34851733984_ef336560fa_kAs more and more EVs replace internal combustion vehicles, the energy burden for transport will eventually shift from oil to electricity. This is good news for the power sector. By riding on the trend of increased EVs, it can become part of a solution for global decarbonisation.

There is an added bonus for the power sector. For years, its profitability has been in decline. Charging EVs will add some load to the power grid, which is a welcome development for utilities against the continued decline in electricity prices.

Such a scenario seems promising, but there are potential pitfalls along the way.

The pitfalls

For a long time now, the transport and energy sectors have been talking about decarbonisation in their own circles.

As I sat in conversations with industry leaders from each sector—both in my role as the lead for Sustainable Mobility for All (SuM4All) and as a member of the World Economic Forum (WEF) global council on advanced energy technologies—I came to realise how disconnected the conversations about decarbonisation are. If we were to connect the two sectors, we must bring them to sit at the same table.

Accordingly, SuM4All invited experts in the energy sector to the table at our last consortium meeting in January 2019. However, it soon became clear that each side is speaking about decarbonisation in their own language and neither side could understand the other. Until both sides find a common language and tie their conversations together, it is unlikely that developments in these respective industries will succeed at decarbonising the global economy.

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Even if both sides manage to come to an agreement on a common language and approach, one must be thoughtful about the way both sectors collaborate.

As of today, renewable energy accounts for merely a quarter of total global power generation. Without greening the power grid, a wholesale adoption of EVs will not result in true decarbonisation in either sector. Half of the G20 countries have made progress in expanding renewable electricity generation in the years leading up to 2015, but, alarmingly, nine saw declines in 2015 and the preceding years. Reducing the carbon intensity of power generation is what matters in the end.

But this transformation will not happen overnight. As the share of renewables increases in the energy mix, the carbon intensity of energy production will also increase. In fact, in the short term, one expects an overall increase in carbon emissions with the EV deployment, simply because of the EV battery manufacturing.

The way forward

The good news is that if we manage to co-ordinate policy interventions within the transport and energy sectors, we can make great strides towards decarbonisation. For example, policy support measures that target electrification in the transport sector should be linked to renewable requirements on the energy side.  For this reason, I plan to bring a clear and simple message to the Electric and Digital Mobility event ahead of the upcoming ITF Summit: to fully leverage the power of mobility, we need to concurrently clean up the grid.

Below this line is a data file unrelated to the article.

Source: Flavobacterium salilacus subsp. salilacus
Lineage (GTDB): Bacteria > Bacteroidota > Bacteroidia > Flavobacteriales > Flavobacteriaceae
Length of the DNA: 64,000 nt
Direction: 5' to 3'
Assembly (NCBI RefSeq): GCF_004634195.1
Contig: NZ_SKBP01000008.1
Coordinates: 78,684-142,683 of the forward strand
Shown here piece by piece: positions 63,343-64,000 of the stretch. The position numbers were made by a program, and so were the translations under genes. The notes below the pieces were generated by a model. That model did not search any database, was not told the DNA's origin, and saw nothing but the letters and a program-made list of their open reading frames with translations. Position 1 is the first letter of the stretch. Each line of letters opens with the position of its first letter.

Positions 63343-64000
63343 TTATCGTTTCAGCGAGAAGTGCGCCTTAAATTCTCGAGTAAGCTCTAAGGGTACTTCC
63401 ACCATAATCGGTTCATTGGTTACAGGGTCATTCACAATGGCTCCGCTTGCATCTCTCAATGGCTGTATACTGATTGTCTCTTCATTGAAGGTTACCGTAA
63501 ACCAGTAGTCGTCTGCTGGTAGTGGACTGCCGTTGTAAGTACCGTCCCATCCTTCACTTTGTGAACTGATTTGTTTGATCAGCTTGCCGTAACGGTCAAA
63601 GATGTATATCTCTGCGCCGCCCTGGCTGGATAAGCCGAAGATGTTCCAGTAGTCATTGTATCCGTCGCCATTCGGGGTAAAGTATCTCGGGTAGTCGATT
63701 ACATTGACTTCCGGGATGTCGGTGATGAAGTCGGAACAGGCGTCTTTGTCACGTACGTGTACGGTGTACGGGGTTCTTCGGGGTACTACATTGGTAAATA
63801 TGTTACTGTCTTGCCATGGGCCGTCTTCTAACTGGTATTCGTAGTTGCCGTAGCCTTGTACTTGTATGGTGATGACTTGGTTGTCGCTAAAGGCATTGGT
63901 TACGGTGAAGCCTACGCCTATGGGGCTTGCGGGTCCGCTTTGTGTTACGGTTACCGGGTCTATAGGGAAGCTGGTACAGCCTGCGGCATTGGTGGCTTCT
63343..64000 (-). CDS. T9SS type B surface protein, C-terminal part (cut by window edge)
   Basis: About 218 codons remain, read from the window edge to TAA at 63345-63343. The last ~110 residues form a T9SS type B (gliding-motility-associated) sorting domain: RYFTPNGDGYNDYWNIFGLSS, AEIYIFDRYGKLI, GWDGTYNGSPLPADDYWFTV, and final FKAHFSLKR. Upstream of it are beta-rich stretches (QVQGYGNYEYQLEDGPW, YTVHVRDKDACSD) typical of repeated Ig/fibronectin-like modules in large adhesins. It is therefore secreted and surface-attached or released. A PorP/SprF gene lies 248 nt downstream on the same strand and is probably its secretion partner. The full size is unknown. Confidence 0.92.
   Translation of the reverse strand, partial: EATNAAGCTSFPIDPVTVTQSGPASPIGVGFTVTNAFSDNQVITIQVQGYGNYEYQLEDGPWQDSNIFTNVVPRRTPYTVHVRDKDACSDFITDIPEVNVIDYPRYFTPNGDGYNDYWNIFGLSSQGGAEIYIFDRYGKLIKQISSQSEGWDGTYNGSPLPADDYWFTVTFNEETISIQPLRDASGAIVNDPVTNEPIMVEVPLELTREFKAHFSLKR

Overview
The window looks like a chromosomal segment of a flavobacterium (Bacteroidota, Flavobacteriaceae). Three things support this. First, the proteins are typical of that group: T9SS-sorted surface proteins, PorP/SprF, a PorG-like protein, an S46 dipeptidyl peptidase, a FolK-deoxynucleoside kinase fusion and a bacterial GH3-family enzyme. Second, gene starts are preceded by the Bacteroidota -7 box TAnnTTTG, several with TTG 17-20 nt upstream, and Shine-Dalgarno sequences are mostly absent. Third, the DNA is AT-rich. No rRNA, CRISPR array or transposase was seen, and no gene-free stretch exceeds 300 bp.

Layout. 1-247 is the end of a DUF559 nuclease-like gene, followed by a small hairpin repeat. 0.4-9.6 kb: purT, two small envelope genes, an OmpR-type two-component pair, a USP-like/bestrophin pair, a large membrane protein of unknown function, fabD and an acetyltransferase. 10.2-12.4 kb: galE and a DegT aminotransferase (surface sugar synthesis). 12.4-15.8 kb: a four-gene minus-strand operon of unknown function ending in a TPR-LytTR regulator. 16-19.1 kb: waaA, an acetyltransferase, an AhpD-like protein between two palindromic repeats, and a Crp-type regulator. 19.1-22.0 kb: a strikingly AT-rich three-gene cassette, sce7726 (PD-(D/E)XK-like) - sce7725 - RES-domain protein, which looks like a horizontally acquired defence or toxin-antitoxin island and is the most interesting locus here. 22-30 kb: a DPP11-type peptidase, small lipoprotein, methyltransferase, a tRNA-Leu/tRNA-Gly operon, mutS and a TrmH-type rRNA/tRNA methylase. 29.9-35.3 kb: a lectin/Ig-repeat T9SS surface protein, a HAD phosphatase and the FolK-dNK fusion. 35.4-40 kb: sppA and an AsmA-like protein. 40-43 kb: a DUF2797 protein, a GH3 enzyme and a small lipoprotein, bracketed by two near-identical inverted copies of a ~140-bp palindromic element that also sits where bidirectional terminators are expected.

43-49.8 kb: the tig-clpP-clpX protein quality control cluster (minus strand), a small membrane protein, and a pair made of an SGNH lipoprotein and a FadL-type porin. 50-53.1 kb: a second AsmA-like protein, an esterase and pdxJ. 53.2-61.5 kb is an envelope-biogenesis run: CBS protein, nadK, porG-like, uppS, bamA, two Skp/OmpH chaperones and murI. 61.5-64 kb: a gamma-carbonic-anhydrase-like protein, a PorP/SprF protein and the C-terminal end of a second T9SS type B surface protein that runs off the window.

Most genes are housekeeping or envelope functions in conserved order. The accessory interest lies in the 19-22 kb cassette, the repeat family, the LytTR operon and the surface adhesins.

If we manage to do so, one plus one can indeed be more than two, and the Paris Climate Agreement goals will be very much within our reach.

Nancy L. Vandycke is a speaker at the TUMIVolt Conference on 21 May 2019 in Leipzig, Germany. The ITF Summit follows from 22-24 May.

„Digital governance will make road freight transport fairer and safer“

by Volker SchnebleImage_Blog_Kapsch_3_MEDIUMSMALL

Only around 5% of the 6.2 million trucks in the EU and 11.2m truck in the US are ever checked for compliance with existing rules – whether these concern the vehicles themselves, the humans who use them or the load they carry. This lack of enforcement causes avoidable crashes, increased road maintenance costs and economic costs due to market distortions.

Data could be a powerful tool for improved enforcement of the rules in road freight. Indeed, a recent ITF report recommended moving towards digital governance approaches. The concept of “Data-led Commercial Vehicle Enforcement” (CVE) is operationalizing this approach, facilitating on-the-spot roadside controls as well as on-the-fly checks.

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Only around 5% of trucks in Europe and the US are ever subject to compliance checks

Data can help control vehicle condition (for instance whether maximum load weights are exceeded or the roadworthiness is imperiled) as well as monitor driver behavior (e.g. via digitalized tachograph records) or verify compliance with the rules of the market, for example by  checking that a company is licensed for freight transport of a specific type and in a given region.

Many rules, one enforcement mechanism

Market-based rules regulate the access of road haulage operators to the road transport market. In parts of the world with smaller countries, road transport often means cross-border traffic. To assure the functioning of the international road freight markets, the most important rules and regulations that govern road haulage are supranational.

Driver-based rules are those that apply to professional truck drivers and their specific actions when at the wheel, resting or in the state of availability. The regulation of driving time is a good example of a driver-based rule. In the European Union and the countries of the European Agreement Concerning the Work of Crews of Vehicles Engaged in International Road Transport (AETR), it is enforced by fitting every goods vehicle with a total weight of more than 3.5 tonnes with a tachograph that records driving and rest times. Similar regulations and requirements for drivers apply in the United States and in Canada.